Top 5 takeaways from DLA Piper privacy event on Italian law integrating the GDPR

Lack of clarity on Italian privacy obligations is creating a considerable confusion among operators, but the GDPR is already in place. Giulio Coraggio

As anticipated, we ran on the 13th of September 2018 an interesting event on the new Italian data protection law integrating the GDPR. Despite of the very short one week notice, we had a room “packed” with DPOs and legal counsels eager to know what was going to change with the long awaited new Italian privacy law. Below is the presentation that we showed during the event and my top 5 takeaways that emerged during the discussion.


1. Is the GDPR the future or “Back to the Future”?

The goal of the GDPR was to increase the level of consistency among data protection rules across the European Union in order to enhance investments. However, the result has been that a number of local regulators abused of the flexibility given to local laws of integration of the GDPR. This means that, since the so called principle of establishment is no longer in place, for instance a CRM system used by an Italian company operating across the whole EU shall localize its privacy information notices, consent and other data protection compliance measures under the laws of 28 EU Member States.

2. Is the new privacy framework complete, but  still incomplete?

Despite of the issue of the new Italian decree integrating the GDPR, the regulatory framework still needs to be completed by means of decisions of the Italian data protection authority that shall set new obligations in the processing of health related data, biometric data and genetic data. At the same time, the decree refers to the authorizations and codes of practice to be issued by the Italian DPA.
These measures might be quite disruptive for companies that have been working for over a year on their GDPR compliance program and place them in an uncertain situation.

3. Shall direct marketing give up legitimate interest?

The Italian decree refers to the need to obtain a prior consent as a condition to send electronic marketing communications, saving only the option given by the so called soft opt-in exemption. However, recital 47 of the GDPR allows to rely on legitimate interest for direct marketing communications which now seems relegated as legal basis only for profiling activities. Also, are the direct marketing guidelines issued by the Italian data protection authority still meant to be in place? European rules set out by the GDPR shall prevail on local laws, but the issue relates to the risk of challenges in such an uncertain scenario.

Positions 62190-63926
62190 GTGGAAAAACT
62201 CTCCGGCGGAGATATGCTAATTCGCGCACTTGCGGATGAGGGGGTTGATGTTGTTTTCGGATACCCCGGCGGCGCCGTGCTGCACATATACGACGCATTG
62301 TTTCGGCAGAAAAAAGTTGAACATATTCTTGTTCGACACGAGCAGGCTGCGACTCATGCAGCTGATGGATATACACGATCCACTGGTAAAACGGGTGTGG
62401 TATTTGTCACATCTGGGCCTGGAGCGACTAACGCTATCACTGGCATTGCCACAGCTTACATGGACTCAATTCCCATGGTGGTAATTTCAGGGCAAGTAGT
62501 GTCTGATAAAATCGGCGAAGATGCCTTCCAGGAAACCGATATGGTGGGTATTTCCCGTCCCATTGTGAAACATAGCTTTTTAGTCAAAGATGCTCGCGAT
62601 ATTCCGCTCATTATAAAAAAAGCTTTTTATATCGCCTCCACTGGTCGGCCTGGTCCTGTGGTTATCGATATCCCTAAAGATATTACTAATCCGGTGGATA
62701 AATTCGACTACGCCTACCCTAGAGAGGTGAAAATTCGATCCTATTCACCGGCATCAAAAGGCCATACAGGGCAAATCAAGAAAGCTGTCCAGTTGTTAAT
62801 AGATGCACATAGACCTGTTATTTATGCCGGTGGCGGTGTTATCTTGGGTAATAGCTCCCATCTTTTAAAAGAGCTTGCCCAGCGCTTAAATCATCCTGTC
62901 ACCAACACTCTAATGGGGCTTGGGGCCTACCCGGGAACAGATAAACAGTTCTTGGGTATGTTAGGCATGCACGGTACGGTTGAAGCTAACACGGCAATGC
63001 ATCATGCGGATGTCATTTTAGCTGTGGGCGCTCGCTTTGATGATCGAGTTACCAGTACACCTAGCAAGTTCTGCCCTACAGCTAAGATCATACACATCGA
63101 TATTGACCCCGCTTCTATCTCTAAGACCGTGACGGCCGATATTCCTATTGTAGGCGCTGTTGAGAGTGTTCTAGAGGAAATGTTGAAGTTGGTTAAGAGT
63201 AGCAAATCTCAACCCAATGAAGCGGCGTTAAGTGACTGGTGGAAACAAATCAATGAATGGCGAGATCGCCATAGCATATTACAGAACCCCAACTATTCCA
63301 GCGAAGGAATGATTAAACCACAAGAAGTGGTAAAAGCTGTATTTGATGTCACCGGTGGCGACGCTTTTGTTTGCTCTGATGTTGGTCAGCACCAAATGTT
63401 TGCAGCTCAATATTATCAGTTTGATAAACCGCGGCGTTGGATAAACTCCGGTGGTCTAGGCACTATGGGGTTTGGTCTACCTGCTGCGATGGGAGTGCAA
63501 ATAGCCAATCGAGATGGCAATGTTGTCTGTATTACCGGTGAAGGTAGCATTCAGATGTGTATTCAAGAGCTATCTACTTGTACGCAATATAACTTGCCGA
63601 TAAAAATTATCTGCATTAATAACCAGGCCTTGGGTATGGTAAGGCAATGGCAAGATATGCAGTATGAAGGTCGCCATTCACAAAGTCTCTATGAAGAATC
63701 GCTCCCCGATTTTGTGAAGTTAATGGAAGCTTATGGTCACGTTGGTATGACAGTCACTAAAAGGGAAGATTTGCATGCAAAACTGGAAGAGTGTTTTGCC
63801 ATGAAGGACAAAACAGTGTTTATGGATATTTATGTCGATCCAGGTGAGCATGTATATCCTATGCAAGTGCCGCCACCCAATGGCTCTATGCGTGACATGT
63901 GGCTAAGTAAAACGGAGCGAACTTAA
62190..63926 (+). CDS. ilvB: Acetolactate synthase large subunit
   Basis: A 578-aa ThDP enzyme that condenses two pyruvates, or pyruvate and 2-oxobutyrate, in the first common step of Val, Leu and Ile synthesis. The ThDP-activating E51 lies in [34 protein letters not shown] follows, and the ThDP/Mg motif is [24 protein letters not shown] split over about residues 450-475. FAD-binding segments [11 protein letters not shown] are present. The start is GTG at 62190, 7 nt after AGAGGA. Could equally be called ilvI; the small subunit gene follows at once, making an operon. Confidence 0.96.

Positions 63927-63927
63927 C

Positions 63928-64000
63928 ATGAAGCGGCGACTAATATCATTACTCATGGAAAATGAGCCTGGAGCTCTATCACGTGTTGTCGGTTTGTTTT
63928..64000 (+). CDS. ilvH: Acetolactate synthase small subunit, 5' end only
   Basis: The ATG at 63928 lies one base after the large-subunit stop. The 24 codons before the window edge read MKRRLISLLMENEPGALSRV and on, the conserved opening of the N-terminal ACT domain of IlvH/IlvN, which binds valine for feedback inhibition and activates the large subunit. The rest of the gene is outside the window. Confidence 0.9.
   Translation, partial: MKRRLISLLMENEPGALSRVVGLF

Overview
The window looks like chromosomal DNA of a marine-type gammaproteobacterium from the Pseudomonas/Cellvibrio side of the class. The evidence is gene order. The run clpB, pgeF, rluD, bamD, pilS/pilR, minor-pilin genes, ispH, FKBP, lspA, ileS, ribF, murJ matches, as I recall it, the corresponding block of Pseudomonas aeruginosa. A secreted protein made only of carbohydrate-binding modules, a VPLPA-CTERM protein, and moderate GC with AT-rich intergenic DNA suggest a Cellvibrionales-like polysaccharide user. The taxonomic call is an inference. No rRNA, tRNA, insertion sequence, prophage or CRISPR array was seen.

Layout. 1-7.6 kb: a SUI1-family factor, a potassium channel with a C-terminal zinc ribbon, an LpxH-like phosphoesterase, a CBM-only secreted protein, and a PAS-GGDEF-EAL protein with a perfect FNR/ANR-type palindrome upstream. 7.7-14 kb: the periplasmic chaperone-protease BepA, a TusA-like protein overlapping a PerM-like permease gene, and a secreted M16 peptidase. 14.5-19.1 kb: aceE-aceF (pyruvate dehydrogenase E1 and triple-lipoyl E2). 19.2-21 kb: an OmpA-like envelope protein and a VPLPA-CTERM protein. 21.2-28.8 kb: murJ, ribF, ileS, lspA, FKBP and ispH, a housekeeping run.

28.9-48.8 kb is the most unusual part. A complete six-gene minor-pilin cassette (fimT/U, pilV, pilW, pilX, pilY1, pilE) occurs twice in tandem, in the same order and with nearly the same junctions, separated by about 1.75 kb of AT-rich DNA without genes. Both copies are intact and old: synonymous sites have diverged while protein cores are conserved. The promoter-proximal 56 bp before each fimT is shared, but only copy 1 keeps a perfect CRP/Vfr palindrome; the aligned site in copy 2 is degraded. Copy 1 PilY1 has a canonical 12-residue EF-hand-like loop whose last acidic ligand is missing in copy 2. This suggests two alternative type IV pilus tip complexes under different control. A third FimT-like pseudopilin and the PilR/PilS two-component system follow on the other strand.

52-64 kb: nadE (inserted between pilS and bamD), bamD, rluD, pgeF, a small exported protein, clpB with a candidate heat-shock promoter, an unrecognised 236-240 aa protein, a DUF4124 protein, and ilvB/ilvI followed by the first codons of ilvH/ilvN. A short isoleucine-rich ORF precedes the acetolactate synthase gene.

4. Which old obligations are still in place?

The Italian decree provides that the decisions of the Italian data protection authority issued prior to the 25th of May 2018 remain applicable “provided that they are compatible with the GDPR“. No indication is given as to whether the Italian DPA will issue a list of such decisions. Therefore, it should be assessed whether it is necessary to adopt a conservative approach and for instance
  • appoint a system administrator,
  • adopt measures on CCTV systems,
  • meet requirements provided by the decision on cookies, but is such consent in line with the GDPR?
  • follow the guidelines of the Italian DPA on direct marketing?
  • adopt the measures required by prior opinions of the DPA, but shall data controllers at the same time run a DPIA?
  • implement retention periods provided by decisions of the Italian DPA.

Also, the most burdensome obligation appears to be the need to set up an internal organization model with the so called “internal” data processors and the appointment of each individual accessing to personal data as person in charge of the data processing, as showed in the chart below

5. Sanctions are getting scary, but do we have a transitional period?

Criminal sanctions have been added to fines already provided by the GDPR. And it is relevant that such fines are applicable also for breach of direct marketing rules which is the most sensitive topic for most of our clients.

Interestingly, the decree provides for an 8 month period up to 19 May 2019 in which the Italian data protection authority will take into account the first applicability of the GDPR in determining fines.

There were considerable discussions among DPOs on the topic during the event and the general feeling is that the provision is very uncertain and the Italian data protection authority declared that it deems the GDPR sanctions already applicable.